20 February 2017 Register to receive our free newsletter by email each week
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Africa Features
New lease of life for Kenya’s vocational institutions
Gilbert Nganga
Private firms and foreign agencies are breathing new life into Kenya’s technical and vocational training sector as the government seeks new initiatives to revive the troubled institutions to secure the critical skills-set needed to drive the country’s industrialisation ambitions. Photo: Xinhaunet
Africa Analysis
Leading the way to high-skilled jobs?
Alejandro Caballero
Creating high-skilled and relevant jobs will help the world’s youngest region – with close to 60% of its population under 25 years old – and to do that it requires dynamic new higher education leaders.
Africa News
Sanctions study tender – ‘No innocent research project’
Tonderayi Mukeredzi
The government has awarded the tender to carry out a scientific study of the economic impact of Western sanctions to a consortium of researchers at the University of Zimbabwe in a move that critics say is intended to boost the chances of the ruling party and its almost 93-year-old president in the 2018 general elections.
eLearning partnership opens doors to 10 million students
Ochieng’ O Benny
A landmark agreement signed between the 380-member Association of African Universities, or AAU, and Africa’s largest online education platform eLearnAfrica will enable 10 million students to access higher education through online services provided to AAU member universities.
Universities held back by low research output – Report
Maina Waruru
The 2016 benchmarking report for the World Bank-initiated Partnership for Skills in Applied Sciences, Engineering and Technology shows that research output remains low in Sub-Saharan African universities, causing African institutions to miss out on inclusion in important global university rankings.
Centres of excellence launch calls for students
Maina Waruru
Two Ethiopian-based centres which form part of the Eastern and Southern Africa Higher Education Centers of Excellence – ACE II – project launched in 2015 are due to commence learning activities this year.
Government to reverse 50% cuts to universities
Kudzai Mashininga
The government has reversed its decision to cut by half its allocations to state universities, saying it was a “mistake”.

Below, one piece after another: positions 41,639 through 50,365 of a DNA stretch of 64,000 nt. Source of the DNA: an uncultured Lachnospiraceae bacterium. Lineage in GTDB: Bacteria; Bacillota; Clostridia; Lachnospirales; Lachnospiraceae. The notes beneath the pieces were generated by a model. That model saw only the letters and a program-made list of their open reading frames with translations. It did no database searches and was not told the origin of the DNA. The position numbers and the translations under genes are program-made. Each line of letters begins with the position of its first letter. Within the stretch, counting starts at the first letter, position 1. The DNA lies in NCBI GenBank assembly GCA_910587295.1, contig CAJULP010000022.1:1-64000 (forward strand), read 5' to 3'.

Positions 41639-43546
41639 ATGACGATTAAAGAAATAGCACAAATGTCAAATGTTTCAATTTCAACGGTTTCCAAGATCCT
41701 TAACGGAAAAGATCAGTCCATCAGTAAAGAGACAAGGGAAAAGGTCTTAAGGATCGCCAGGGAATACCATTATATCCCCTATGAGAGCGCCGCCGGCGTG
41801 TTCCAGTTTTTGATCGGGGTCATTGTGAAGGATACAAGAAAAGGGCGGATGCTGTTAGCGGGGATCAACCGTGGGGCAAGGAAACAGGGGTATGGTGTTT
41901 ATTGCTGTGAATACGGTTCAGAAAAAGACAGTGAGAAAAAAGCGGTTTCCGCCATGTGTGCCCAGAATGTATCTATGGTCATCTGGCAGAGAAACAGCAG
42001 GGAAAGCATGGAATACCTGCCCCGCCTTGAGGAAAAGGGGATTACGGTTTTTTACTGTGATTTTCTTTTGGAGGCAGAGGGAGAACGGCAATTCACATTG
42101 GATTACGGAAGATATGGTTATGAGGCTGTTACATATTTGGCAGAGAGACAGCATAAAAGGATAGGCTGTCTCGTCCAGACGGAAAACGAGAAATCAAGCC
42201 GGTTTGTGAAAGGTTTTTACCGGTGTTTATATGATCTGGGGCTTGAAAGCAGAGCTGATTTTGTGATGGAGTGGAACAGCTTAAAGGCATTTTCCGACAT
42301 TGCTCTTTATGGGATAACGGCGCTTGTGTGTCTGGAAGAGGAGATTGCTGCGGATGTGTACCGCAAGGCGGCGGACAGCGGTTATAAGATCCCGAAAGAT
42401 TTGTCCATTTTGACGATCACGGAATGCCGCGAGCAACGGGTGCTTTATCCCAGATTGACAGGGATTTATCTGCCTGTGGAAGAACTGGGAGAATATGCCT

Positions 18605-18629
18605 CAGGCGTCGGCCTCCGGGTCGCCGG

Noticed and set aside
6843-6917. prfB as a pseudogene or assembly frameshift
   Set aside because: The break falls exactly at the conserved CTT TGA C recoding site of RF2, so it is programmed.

Union mulls government offer to end lecturer strike
Gilbert Nakweya
Public university lecturers said they would continue striking in spite of government’s mid-week offer of KES10 billion (US$97 million) to cater for basic salaries and housing allowance adjustments.
University quota system – Pushing fairness or mediocrity?
Jackie Opara
Is the current quota system in the Nigerian public university system undermining the public sector higher education in favour of private universities which are not required to adhere to it?
University decolonisation – A fight against capitalism?
Sungula Nkabinde
One of the main demands of the #FeesMustFall protests was the implementation of a process towards achieving a decolonised and Afrocentric education. But there doesn't seem to be any widespread consensus on what that means. In the meantime, the patience of students is wearing thin.
Chancellors moot centralised lecturer appointments
Christabel Ligami
Qualified and reliable lecturers should be recruited and appointed by a central body, according to a proposal by Kenyan university chancellors that seeks to ensure quality education in both public and private universities.
UWN Webinar
Connecting students with life's realities
Stephen Coan
Students are traditionally selected into universities on the basis of their academic qualifications. But are there more important attributes – such as a desire for social justice – that should be considered and nurtured?
World Round-up
Auditors criticise science super-campus near Paris
Legal academics urge PM to cancel Trump visit
More than nine in 10 universities restrict free speech
Campus violence rising across the country
The Express Tribune
Dalai Lama invite by US-Indian chancellor angers China
Hindustan Times
Students gives state deadline to end lecturer strike
The Star
International student completion rates remain high
The PIE News
Minister calls arson attacks at universities 'barbaric'
African News Agency
Young women have higher education levels than men
Universities lagging in race for donations
South China Morning Post
Unemployed graduates ‘still at acceptable level’
VietNamNet Bridge
Universities turn a blind eye to disability
The Irish Sun
Ministry urges private higher institutions to merge
Jakarta Globe
Economists reject full higher education tuition subsidy
The Philippine Star
University president seeks exchanges in the sciences
The Korea Times
Idle research network reactivated after more than a year
The Guardian Nigeria
Education students being 'thrown under the bus' – Judge
CBC News
Student fund not in financial trouble – Minister